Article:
Yoshikazu (Joe) Tsukamoto was born on September 12, 1925, in New Westminster, British Columbia. He attended school in Japan, graduating from Nagahama Agricultural School. Returning to Canada in 1941, Joe, as a Japanese-Canadian, lost his freedom through internment. He spent the war years working in the sugar beet fields of southern Alberta, growing richer in experience and stronger in determination. Following the war, he attended Olds School of Agriculture and Home Economics, graduating in 1949. He later attended McGill University where he received both his B.Sc. (1954) and M.Sc. (1962) degrees in Agriculture. Joe married Susan Hitchcock in 1963. They have a daughter, Suyoko.

Joe’s career with Agriculture Canada commenced as a summer assistant at the Research Stations at Lacombe, Alberta and Fort Simpson, Northwest Territories. From 1954 to 1966 he was employed at the Whitehorse Experimental Farm, Yukon, where he became Canada’s first agricultural research scientist in the North. With his expertise in agronomy and horticulture, Joe participated in research and development projects specifically for northern latitudes.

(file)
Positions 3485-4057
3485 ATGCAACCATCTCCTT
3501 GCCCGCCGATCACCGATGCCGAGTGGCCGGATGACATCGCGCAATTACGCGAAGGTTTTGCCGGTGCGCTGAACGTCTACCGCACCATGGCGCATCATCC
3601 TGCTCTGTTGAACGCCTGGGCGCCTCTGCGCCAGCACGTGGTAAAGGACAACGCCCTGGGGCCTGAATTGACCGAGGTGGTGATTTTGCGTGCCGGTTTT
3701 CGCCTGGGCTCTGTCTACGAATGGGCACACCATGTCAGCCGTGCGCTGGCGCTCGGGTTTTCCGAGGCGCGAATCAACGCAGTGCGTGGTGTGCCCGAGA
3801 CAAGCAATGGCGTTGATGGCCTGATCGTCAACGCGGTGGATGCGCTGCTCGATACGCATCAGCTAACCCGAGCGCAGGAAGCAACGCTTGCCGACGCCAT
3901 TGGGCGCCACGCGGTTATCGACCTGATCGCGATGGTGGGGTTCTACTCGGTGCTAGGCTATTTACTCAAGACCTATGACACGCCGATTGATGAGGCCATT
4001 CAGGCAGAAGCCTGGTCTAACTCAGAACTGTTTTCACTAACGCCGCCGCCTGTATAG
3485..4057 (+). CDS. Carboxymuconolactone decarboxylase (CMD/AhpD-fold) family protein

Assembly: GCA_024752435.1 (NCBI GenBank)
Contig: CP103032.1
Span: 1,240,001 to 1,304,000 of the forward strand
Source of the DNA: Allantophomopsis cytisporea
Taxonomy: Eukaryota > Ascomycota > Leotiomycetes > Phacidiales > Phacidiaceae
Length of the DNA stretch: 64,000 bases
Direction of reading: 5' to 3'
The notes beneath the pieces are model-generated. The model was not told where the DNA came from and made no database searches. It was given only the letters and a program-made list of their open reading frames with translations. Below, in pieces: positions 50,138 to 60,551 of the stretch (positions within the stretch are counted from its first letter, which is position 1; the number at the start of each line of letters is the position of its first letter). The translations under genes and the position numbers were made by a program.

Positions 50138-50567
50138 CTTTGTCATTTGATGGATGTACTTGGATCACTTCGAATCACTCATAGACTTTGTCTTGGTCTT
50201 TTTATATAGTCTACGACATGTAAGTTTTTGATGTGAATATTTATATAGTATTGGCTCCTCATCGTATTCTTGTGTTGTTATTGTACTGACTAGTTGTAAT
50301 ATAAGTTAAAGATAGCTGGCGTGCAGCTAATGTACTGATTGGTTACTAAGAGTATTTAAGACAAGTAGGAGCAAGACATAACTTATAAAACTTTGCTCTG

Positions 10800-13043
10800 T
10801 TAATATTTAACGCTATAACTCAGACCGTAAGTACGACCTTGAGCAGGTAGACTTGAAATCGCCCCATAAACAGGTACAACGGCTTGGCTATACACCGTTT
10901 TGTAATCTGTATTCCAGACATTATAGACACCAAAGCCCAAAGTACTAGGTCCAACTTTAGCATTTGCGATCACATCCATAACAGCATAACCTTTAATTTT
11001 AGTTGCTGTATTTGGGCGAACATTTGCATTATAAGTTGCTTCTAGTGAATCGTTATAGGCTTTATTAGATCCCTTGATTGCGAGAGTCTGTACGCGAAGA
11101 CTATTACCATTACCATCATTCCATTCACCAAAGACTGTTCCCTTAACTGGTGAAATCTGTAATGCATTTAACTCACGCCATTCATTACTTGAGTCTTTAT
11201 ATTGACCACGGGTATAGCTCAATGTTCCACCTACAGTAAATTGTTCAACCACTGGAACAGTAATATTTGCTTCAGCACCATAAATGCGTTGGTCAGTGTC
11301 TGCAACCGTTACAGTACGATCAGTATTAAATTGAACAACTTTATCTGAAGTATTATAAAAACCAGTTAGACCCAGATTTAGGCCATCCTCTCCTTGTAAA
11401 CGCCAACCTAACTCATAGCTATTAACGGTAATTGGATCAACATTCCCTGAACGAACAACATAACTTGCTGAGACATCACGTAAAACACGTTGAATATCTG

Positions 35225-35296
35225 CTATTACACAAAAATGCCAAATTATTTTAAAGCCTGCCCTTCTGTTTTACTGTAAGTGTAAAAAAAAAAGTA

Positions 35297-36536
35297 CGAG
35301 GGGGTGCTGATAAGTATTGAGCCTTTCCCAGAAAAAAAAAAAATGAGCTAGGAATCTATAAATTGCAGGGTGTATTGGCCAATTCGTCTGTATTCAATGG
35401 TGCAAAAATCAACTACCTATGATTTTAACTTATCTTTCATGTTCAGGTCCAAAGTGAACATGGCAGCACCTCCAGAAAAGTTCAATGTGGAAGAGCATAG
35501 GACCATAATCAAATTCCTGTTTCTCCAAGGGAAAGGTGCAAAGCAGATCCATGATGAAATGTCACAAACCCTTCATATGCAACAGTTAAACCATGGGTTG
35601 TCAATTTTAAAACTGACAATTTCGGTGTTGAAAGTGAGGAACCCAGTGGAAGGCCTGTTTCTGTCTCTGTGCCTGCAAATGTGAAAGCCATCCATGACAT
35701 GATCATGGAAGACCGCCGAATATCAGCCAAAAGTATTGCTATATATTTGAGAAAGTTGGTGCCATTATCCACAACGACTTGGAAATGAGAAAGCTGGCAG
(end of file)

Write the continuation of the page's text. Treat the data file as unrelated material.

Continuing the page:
From 1967 to 1991 Joe was employed by Manitoba Department of Agriculture as an Agronomist at Brandon. As a crops specialist, he worked with the production of cereal and forage crops. He was committed to crop diversification, promoting the production of special crops such as sunflowers, fababeans, soybeans, buckwheat, lentils, peas and beans. He worked tirelessly to provide information, advice and encouragement to producers willing to diversify into new crops. The result has been the introduction of many alternative crops into Manitoba’s agricultural economy. For Joe, the work was always rewarding, whether it was establishing trials, speaking at meetings, serving on task forces, or participating in fact finding and trade missions.

Upon retirement from Manitoba Agriculture in 1991, Joe was employed by the Bangladesh-Canada-Netherlands Crop Diversification Programme in Dhaka, Bangladesh. As pulse crops team leader, he contributed to efforts to increase production of high-protein crops. On his return to Canada, he acted as a consultant on buckwheat production for Japan and a volunteer advisor on projects for the Canada-Ukraine Program in Ukraine and for Canadian Executive Services Overseas (CESO) in Russia and China.

For his work in developing alternative crops for Canadian farmers, Joe was made a Fellow of the Agricultural Institute of Canada. He received recognition from various grower associations along with a host of awards, including Honourary Life Memberships in both the Manitoba and Canadian Seed Growers’ Associations, the Outstanding Extension Award from the Canadian Society of Agronomy, and the Distinguished Agrologist Award from the Manitoba Institute of Agrologists.

Joe Tsukamoto’s legacy is apparent in the wide array of special crops now being grown throughout Manitoba.